early and often

How Did the Election Deniers Supported by Democrats Do?

Photo-Illustration: Intelligencer; Photos: Getty Imatges

Interfering with the other party’s primary to help squeeze out a sure loser to run against isn’t a new idea in American politics. But in the 2022 midterms, Democratic dollars boosting Republican election deniers caught way more negative attention than in past cycles. After all, it’s a bit hypocritical to fund an opponent spreading conspiracies about how the previous contest was rigged while stating in public that those same people pose an existential threat to democracy.

“We lose on every level,” said Tim Roemer, a former Democratic congressman who led an effort of ex-representatives decrying the practice. “We lose the moral ground on democracy as an issue, we lose trust in democracy, and we side with Trump in a primary. This is bad tactics, terrible strategy, and corrosive to our democracy.”

But David Turner, the communications director at the Democratic Governors Association  — which spent millions in three GOP primaries – said the strategy was not to handpick Democrats’ opponents. “The sense that we were quote-unquote buying for GOP candidates in these states is not how it was operated,” said Turner, whose organization placed ads in Republican primaries in Illinois, Maryland, and Pennsylvania. In these states, the DGA looked for GOP candidates with solid polling leads who were endorsed by Donald Trump — basically the people who were going to win anyway — then bought ads detailing their far-right positions. “We didn’t want to let them be able to pivot,” he said.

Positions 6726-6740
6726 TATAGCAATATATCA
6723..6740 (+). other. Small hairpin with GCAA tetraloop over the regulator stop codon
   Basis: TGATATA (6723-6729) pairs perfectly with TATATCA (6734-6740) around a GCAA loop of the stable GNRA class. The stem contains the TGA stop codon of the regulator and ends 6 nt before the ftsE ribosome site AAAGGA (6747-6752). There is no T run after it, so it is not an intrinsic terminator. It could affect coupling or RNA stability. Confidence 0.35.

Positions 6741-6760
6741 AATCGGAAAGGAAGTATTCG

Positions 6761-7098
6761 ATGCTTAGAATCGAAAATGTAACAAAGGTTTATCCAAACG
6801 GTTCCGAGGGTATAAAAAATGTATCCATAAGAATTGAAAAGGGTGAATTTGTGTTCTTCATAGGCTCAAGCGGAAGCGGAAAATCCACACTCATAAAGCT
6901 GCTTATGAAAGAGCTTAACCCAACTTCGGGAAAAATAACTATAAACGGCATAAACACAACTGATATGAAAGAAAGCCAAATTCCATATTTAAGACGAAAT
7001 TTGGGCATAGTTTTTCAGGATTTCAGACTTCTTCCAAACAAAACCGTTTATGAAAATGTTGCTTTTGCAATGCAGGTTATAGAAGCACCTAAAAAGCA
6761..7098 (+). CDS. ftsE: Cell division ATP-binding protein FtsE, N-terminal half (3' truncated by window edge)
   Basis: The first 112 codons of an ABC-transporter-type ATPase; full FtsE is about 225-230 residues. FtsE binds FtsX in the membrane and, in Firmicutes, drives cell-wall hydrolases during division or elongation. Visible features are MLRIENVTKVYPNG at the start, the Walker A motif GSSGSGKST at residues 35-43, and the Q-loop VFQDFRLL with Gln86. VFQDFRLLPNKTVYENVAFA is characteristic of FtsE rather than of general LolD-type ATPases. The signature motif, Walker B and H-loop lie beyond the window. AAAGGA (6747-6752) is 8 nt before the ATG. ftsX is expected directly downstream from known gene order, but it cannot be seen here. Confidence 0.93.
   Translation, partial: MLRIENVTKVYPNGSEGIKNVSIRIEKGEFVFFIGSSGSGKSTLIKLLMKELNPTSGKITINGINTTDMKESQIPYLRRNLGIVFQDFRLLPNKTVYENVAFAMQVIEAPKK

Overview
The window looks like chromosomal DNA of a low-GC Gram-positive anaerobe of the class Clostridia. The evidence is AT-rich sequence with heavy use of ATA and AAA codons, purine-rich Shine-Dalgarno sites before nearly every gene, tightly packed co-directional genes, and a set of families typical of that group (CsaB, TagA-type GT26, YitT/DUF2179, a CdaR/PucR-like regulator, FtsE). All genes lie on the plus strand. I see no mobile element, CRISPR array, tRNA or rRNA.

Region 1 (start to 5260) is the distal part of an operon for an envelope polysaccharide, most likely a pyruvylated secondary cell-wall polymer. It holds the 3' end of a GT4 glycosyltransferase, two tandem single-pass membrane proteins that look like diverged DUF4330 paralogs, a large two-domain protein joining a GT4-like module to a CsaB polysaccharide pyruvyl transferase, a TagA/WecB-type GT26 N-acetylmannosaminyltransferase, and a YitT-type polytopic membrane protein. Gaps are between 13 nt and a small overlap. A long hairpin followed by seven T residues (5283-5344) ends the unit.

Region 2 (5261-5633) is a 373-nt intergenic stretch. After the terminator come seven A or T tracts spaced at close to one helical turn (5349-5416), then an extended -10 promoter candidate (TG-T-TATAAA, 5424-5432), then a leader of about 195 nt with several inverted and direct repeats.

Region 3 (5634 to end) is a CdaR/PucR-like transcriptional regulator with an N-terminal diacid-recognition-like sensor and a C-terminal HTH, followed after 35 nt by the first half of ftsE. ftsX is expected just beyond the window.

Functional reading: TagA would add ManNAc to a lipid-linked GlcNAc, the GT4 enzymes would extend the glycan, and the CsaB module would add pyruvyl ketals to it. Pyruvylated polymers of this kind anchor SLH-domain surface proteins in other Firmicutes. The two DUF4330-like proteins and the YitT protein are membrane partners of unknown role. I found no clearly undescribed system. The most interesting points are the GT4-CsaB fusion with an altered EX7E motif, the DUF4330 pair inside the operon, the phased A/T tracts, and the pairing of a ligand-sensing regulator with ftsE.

Seven Republican candidates made it to the general election after Democrats offered some level of support in their primaries, though they might have won the GOP contest anyway with Trump’s endorsement, which was practically contingent on lying about the 2020 election. Here’s where the risky Democratic bet appears to have paid off and where it appears to have backfired.

Lost: Doug Mastriano, Pennsylvania Governor

Josh Shapiro, Pennsylvania’s attorney general and the Democratic candidate for governor, spent around $855,000 on ads emphasizing the extremist bona fides of Doug Mastriano during the GOP primary. Mastriano reportedly served as the point person for Trump’s attempt to overturn the election in Pennsylvania. It wasn’t the biggest oppo ad buy of the cycle, but Shapiro did spend more than twice the Republican’s budget for his own advertising. The stakes of this bet were particularly high in Pennsylvania, where the governor directly appoints the secretary of state, who’s responsible for certifying election results. But Mastriano’s long history of questionable choices (the Confederate-uniform pic, the Christian-nationalist ties, the fact that he was registered to vote in New Jersey last year) have made him one of the more controversial candidates this year. Shapiro’s ad buy worked, according to early calls on Tuesday night.

Lost: John Gibbs, Michigan’s Third Congressional District

Republican representative Peter Meijer of Michigan voted to impeach Trump after the insurrection, but the Democratic Congressional Campaign Committee bought $400,000 in TV ads broadcasting the conservative ideas of a former Trump staffer named John Gibbs, who says the results in 2020 were “mathematically impossible.” While the ad technically encouraged viewers not to vote for Gibbs (he is “too conservative for western Michigan,” it said), it mostly just lists his unwavering support for Trump. Meijer wasn’t thrilled by the ad buy. “If successful, Republican voters will be blamed if any of these candidates are ultimately elected,” he wrote in August. “But there is no doubt Democrats’ fingerprints will be on the weapon.” He lost to Gibbs by just over 3,000 votes.